- Apr 16, 2009
- Posted By: Clive Schaupmeyer
- Tags: none
If you pay attention, sometimes you will see ducks and geese dropping into a pond, twisting and turning as they come down. This is called whiffling. When I first noticed whiffling, I assumed they were merely twisting sideways to lose “lift” and allow them to drop faster. I was surprised four years ago when I took some pictures and saw that one or two birds were completely upside down. Interestingly, their heads were upright. When they slip sideways, they indeed lose lift, but when they turn upside down, there is actually a downward pull (Bernoulli in reverse) and they drop fast for a fraction of a second.
I have done some rough measurements and, based on the camera taking five frames per second, have determined that these birds can drop 2 or 3 meters in a fraction of a second.
Whiffling has been associated with hunting (waterfowling) and I think this is highly unlikely. I found this comment, “Descending rapidly from a height once the decision to land has been made, involving fast side-slipping first one way and then the other. The term is usually applied to geese … whose flocks whiffle spectacularly, especially when wishing to avoid a long, slow descent over an area where wildfowling is practiced.” I think this is completely unfounded. My observations over the past two or three seasons would indicate otherwise. Here are some reasons why I believe this flight process is an inborn and natural response primarily to wind.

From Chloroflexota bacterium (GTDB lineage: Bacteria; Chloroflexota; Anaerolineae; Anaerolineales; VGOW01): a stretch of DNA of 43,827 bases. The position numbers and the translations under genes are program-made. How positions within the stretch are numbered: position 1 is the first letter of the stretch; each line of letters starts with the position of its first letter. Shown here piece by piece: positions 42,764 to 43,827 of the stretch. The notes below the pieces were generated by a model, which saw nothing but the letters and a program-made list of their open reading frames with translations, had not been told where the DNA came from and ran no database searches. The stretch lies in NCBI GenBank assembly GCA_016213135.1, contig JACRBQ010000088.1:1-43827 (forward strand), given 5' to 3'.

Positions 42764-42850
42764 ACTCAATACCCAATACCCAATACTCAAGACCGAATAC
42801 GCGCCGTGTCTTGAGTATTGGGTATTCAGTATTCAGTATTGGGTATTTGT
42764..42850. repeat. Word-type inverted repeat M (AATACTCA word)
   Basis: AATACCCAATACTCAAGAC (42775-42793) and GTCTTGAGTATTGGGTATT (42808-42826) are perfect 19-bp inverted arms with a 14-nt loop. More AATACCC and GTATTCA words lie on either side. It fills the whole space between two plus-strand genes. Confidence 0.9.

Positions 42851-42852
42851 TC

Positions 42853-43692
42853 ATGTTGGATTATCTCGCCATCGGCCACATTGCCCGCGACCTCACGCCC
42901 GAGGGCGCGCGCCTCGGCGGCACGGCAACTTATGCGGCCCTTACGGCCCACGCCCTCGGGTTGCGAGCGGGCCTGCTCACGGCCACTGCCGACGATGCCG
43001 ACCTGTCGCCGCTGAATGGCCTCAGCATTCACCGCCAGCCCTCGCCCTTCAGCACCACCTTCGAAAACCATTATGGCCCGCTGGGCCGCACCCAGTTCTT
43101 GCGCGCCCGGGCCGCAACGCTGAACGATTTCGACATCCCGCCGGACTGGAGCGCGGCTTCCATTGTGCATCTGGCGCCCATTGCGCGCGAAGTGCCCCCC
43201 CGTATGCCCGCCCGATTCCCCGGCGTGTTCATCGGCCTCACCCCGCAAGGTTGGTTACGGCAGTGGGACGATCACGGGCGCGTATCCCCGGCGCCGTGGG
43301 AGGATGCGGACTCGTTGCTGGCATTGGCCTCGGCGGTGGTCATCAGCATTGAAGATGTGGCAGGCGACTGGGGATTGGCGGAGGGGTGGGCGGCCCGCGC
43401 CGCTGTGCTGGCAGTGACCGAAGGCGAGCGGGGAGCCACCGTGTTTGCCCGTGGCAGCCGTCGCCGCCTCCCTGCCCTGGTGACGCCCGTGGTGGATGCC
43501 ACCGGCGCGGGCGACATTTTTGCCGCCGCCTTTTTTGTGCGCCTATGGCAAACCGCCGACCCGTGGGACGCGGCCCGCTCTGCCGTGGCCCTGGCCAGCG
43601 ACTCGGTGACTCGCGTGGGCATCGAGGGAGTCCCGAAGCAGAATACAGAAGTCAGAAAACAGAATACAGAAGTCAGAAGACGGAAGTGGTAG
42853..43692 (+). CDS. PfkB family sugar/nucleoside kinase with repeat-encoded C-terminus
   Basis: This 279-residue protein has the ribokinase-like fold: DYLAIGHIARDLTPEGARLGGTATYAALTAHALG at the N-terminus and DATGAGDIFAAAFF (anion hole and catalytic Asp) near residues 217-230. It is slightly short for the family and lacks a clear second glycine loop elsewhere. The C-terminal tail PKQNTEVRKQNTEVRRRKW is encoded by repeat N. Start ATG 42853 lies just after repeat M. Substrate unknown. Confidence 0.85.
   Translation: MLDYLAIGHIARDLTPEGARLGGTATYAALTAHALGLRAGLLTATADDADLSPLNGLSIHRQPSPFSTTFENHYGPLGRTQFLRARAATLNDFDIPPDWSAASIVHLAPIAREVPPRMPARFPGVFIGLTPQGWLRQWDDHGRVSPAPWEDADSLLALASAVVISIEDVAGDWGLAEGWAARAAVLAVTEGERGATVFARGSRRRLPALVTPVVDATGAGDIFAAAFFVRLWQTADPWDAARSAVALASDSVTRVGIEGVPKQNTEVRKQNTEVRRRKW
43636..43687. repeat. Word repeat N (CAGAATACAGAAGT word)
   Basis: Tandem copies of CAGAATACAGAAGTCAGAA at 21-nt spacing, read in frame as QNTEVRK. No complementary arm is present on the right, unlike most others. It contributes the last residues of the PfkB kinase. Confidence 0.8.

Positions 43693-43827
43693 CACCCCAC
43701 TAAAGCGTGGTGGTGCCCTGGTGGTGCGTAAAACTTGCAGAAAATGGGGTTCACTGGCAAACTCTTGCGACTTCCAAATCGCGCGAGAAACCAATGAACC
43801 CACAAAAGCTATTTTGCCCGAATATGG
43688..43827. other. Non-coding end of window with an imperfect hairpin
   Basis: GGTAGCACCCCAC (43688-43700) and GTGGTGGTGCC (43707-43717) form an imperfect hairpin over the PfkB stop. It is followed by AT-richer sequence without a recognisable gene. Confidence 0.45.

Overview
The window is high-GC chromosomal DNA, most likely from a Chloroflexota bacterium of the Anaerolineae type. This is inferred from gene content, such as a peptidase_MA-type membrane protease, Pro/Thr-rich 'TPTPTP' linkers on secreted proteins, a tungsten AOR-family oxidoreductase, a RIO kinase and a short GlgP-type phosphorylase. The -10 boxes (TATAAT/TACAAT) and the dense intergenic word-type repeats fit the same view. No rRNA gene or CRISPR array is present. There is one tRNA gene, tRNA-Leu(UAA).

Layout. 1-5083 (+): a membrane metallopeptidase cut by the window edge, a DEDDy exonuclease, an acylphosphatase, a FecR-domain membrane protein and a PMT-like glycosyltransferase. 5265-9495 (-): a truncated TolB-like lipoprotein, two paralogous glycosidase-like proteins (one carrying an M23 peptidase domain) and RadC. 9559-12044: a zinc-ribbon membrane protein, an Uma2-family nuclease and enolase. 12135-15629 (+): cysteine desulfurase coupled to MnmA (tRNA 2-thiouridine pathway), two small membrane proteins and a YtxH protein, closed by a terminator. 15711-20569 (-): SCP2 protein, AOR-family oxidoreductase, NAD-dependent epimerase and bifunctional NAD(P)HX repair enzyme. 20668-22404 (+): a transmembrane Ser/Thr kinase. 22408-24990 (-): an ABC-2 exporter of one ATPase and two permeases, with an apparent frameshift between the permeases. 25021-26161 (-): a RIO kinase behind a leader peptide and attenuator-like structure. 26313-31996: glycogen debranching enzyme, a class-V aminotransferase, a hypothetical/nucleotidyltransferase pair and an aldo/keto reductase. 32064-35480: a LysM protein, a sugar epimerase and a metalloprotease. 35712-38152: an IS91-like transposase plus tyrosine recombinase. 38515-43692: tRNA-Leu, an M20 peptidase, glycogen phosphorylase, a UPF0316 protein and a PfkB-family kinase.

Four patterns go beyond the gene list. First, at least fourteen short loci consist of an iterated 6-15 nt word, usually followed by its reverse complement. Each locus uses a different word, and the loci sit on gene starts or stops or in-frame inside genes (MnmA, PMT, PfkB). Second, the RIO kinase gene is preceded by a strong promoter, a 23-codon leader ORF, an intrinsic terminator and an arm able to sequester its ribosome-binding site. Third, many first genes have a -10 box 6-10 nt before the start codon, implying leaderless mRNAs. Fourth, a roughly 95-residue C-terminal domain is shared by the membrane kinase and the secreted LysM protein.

1) I have seen them glide in low one day and then whiffle the next day in the same location.
2) The whiffling is almost always on windy days only when the natural “lift” is high and they need to lose height faster.
3) I have seen them whiffle over land.
4) I have seen entire goose families whiffle just days after the young birds have learned to fly, in an area where there is no hunting and well before hunting season. There was no reason whatsoever for the parents to teach the young birds to whiffle. This has to be an innate behaviour in response mainly to high winds. (It is a complex behaviour and unlikely that parents could ‘train’ young birds that have be flying for mere days.) This is almost certainly an innate behaviour mainly in response to high winds when they need to drop faster than with normal gliding. I think this has nothing at all to do with hunting ... just a natural flight response.
I have seen geese whiffle on calm days and once saw some do this with a slight tail wind, so conditions and response are not consistent.
Most interesting! ☺
Coaldale, Alberta, Canada
PS: Some of these pictures are heavy crops and not the best quality.